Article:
SINGAPORE - The income cap for priority entry to Ministry of Education (MOE) kindergartens has been raised from a gross household income of $3,500 a month to $4,500, in a move to keep them accessible.
The change will take effect on Feb 17, when the 2023 registration exercise starts. It is meant to ensure that these kindergartens remain accessible to lower-income households amid rising incomes, MOE said on Wednesday.
There are 55 MOE kindergartens open for registration for children entering Kindergarten 1 in 2024, up from 50 in 2022. By 2025, there will be 57 such kindergartens, which are usually located within a primary school.
Highest admission priority is given to children who are Singapore citizens, who live within 1km of the kindergartens, and whose gross household income does not exceed the new cap of $4,500, or $1,125 per person, a month.
One-third of all the places are reserved for these children, while the rest of the spots go to citizens and permanent residents who have siblings in either the kindergarten or primary school, followed by citizens in general, then permanent residents in general, the MOE website states.
In 2023, each child who is a Singapore citizen attending an MOE kindergarten pays $160 a month. The fees are $320 for a permanent resident.
There are no additional expenses, as other programmes such as field trips are complimentary.
The 55 MOE kindergartens will hold their open house on either Feb 11 or Feb 18 to give parents an opportunity to learn more about each school before registering their child, MOE said.
For the first time since 2020, when the Covid-19 pandemic forced open house events to go online, parents will be able to attend the events in person.
All MOE kindergartens offer the three mother tongue languages – Chinese, Malay and Tamil – to encourage bilingualism, and provide subsidised after-school care services called Kindergarten Care, MOE added.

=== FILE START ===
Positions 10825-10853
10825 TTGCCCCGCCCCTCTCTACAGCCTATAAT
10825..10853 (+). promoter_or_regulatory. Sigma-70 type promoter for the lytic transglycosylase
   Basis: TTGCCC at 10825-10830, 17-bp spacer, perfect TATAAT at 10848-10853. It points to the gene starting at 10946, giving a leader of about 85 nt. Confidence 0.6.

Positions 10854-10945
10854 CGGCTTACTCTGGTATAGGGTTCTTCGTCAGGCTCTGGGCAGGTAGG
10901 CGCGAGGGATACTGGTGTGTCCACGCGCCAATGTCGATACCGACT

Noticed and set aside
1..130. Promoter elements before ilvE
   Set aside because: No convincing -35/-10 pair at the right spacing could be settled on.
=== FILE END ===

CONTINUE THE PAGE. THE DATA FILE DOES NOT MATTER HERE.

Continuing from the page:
The 2023 registration exercise is open to Singaporeans and permanent residents born between Jan 2, 2019, and Jan 1, 2020, MOE said.
Parents can register their child through the MOE kindergarten website from 9am on Feb 17 to 4pm on Feb 21.
Associate Professor Jason Tan from the National Institute of Education said in an interview on Wednesday that the move to increase the income cap is part of a strategy by MOE to provide affordable pre-school education.
He said that since the establishment of MOE kindergartens in 2014, the ministry has been making inroads into the direct provision of early childhood education, which for many decades was left largely to the private sector, marking a significant change in the landscape.
He added: “This meant there was a great deal of diversity in pricing, methodology and curriculum, as well as teaching methods and qualifications.
“But realisations about the importance of pre-school education in preparation for Primary 1 have meant that there is more focus on educational equity through schemes like the MOE kindergartens, which offer relatively cheap fees and preferential entry to the affiliated primary schools.”
Mr Patrick Tay, an MP who chairs the Government Parliamentary Committee for Education, said via an e-mail interview that with rising household incomes in Singapore, it is important for the qualification requirements for MOE kindergarten priority to keep pace.
“This will help avail those with household income less than $4,500 to access this, especially if they are also staying within close proximity,” he said, noting that those who need help can continue to tap various financial assistance schemes.
In 2021, the median household income from work rose by 3.6 per cent in nominal terms, or before adjusting for inflation, to $9,520, from $9,189 in 2020 – surpassing pre-pandemic levels.